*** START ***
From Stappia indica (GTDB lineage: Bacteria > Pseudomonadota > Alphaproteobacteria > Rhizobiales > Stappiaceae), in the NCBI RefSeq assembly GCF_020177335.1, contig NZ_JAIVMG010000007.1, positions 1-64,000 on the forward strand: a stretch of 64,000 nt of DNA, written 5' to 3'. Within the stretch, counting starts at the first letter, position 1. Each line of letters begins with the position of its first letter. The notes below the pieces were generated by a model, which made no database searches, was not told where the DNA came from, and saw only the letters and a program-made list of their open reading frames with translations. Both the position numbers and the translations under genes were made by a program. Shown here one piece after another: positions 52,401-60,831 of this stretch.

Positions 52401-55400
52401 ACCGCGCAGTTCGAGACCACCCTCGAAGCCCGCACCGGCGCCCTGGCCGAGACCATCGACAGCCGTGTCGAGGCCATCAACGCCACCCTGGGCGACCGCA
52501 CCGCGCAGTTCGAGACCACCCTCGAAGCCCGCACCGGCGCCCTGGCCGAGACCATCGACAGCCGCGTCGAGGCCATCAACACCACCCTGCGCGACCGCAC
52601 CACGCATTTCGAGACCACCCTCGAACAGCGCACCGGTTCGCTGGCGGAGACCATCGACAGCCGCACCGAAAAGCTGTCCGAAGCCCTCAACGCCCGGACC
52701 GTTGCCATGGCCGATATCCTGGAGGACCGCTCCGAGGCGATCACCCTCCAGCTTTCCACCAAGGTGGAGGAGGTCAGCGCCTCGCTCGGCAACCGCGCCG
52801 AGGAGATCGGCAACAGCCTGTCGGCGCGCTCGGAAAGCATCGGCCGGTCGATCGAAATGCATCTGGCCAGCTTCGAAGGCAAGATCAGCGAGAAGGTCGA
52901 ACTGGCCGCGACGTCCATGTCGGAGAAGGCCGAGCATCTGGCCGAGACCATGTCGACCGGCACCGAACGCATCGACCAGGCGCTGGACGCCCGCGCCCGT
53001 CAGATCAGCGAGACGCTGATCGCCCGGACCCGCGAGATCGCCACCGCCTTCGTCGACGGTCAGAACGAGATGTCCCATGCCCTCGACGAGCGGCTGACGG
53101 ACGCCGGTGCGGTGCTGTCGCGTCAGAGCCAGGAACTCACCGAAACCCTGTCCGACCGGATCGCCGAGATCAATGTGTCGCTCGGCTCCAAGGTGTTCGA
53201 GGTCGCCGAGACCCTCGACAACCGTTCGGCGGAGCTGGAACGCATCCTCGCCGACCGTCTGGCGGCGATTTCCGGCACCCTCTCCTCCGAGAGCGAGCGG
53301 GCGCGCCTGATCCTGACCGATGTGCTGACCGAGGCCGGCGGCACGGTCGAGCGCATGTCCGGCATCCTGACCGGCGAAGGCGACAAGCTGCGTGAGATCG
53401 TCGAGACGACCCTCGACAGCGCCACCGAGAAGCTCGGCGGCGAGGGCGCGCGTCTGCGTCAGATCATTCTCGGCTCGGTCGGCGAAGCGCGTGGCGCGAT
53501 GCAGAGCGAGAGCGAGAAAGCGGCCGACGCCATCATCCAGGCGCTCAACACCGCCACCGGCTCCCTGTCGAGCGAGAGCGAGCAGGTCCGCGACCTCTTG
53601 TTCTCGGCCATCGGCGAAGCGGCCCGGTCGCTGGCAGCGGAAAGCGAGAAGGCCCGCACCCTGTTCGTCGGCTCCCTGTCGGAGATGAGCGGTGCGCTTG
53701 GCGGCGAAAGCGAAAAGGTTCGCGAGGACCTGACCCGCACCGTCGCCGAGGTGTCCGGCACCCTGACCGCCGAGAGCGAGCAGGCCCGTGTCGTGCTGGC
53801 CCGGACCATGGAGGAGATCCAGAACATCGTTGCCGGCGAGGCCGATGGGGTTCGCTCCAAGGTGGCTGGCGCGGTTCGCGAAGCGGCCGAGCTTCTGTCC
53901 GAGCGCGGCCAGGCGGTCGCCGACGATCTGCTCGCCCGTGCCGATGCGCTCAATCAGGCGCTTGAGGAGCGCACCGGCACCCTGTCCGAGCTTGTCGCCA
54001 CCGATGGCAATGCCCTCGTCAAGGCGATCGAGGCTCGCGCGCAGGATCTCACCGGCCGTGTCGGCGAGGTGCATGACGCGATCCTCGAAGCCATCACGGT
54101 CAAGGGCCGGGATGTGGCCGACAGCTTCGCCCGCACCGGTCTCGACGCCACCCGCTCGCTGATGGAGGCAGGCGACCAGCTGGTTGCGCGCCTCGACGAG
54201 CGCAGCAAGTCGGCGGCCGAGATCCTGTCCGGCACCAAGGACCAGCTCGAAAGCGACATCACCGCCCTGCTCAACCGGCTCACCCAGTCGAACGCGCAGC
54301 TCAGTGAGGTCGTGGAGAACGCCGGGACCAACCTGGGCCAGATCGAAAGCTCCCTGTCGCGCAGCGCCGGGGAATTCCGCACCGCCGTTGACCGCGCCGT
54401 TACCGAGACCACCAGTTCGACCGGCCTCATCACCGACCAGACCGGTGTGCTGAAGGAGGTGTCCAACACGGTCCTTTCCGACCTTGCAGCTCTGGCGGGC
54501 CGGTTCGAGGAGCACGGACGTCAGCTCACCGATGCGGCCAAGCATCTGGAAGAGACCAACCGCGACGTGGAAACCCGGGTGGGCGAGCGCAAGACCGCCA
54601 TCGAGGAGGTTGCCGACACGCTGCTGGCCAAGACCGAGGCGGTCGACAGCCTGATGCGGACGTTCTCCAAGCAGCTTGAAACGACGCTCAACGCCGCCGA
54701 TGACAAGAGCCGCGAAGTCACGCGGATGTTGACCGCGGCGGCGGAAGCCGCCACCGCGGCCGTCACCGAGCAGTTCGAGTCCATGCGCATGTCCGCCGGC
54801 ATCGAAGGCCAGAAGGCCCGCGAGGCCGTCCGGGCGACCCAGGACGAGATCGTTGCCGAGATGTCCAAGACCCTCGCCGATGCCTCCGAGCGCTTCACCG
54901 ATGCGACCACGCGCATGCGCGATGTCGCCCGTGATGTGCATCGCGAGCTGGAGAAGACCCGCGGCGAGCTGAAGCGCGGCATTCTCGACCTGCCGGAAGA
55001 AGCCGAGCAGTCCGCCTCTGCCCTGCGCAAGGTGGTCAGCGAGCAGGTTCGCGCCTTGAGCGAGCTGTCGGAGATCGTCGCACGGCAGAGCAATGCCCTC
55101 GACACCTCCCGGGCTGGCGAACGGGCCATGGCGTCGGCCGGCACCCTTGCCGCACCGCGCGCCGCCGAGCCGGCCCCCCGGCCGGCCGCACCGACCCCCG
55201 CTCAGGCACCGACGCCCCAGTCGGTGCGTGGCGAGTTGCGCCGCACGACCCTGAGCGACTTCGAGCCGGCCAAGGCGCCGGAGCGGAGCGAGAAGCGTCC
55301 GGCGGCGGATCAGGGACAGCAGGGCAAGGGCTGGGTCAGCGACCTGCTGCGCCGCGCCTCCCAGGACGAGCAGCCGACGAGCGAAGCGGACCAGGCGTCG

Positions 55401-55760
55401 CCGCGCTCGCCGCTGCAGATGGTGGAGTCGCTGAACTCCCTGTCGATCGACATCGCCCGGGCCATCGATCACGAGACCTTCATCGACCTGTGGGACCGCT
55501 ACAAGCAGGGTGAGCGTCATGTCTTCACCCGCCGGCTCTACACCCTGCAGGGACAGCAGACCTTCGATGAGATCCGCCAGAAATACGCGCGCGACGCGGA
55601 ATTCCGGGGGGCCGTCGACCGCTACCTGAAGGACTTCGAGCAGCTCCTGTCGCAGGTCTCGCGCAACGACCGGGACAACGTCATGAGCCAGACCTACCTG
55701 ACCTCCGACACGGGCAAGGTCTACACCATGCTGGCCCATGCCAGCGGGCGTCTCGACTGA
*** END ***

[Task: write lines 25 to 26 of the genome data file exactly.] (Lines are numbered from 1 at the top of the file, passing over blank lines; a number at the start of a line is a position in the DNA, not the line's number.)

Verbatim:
54601 TCGAGGAGGTTGCCGACACGCTGCTGGCCAAGACCGAGGCGGTCGACAGCCTGATGCGGACGTTCTCCAAGCAGCTTGAAACGACGCTCAACGCCGCCGA
54701 TGACAAGAGCCGCGAAGTCACGCGGATGTTGACCGCGGCGGCGGAAGCCGCCACCGCGGCCGTCACCGAGCAGTTCGAGTCCATGCGCATGTCCGCCGGC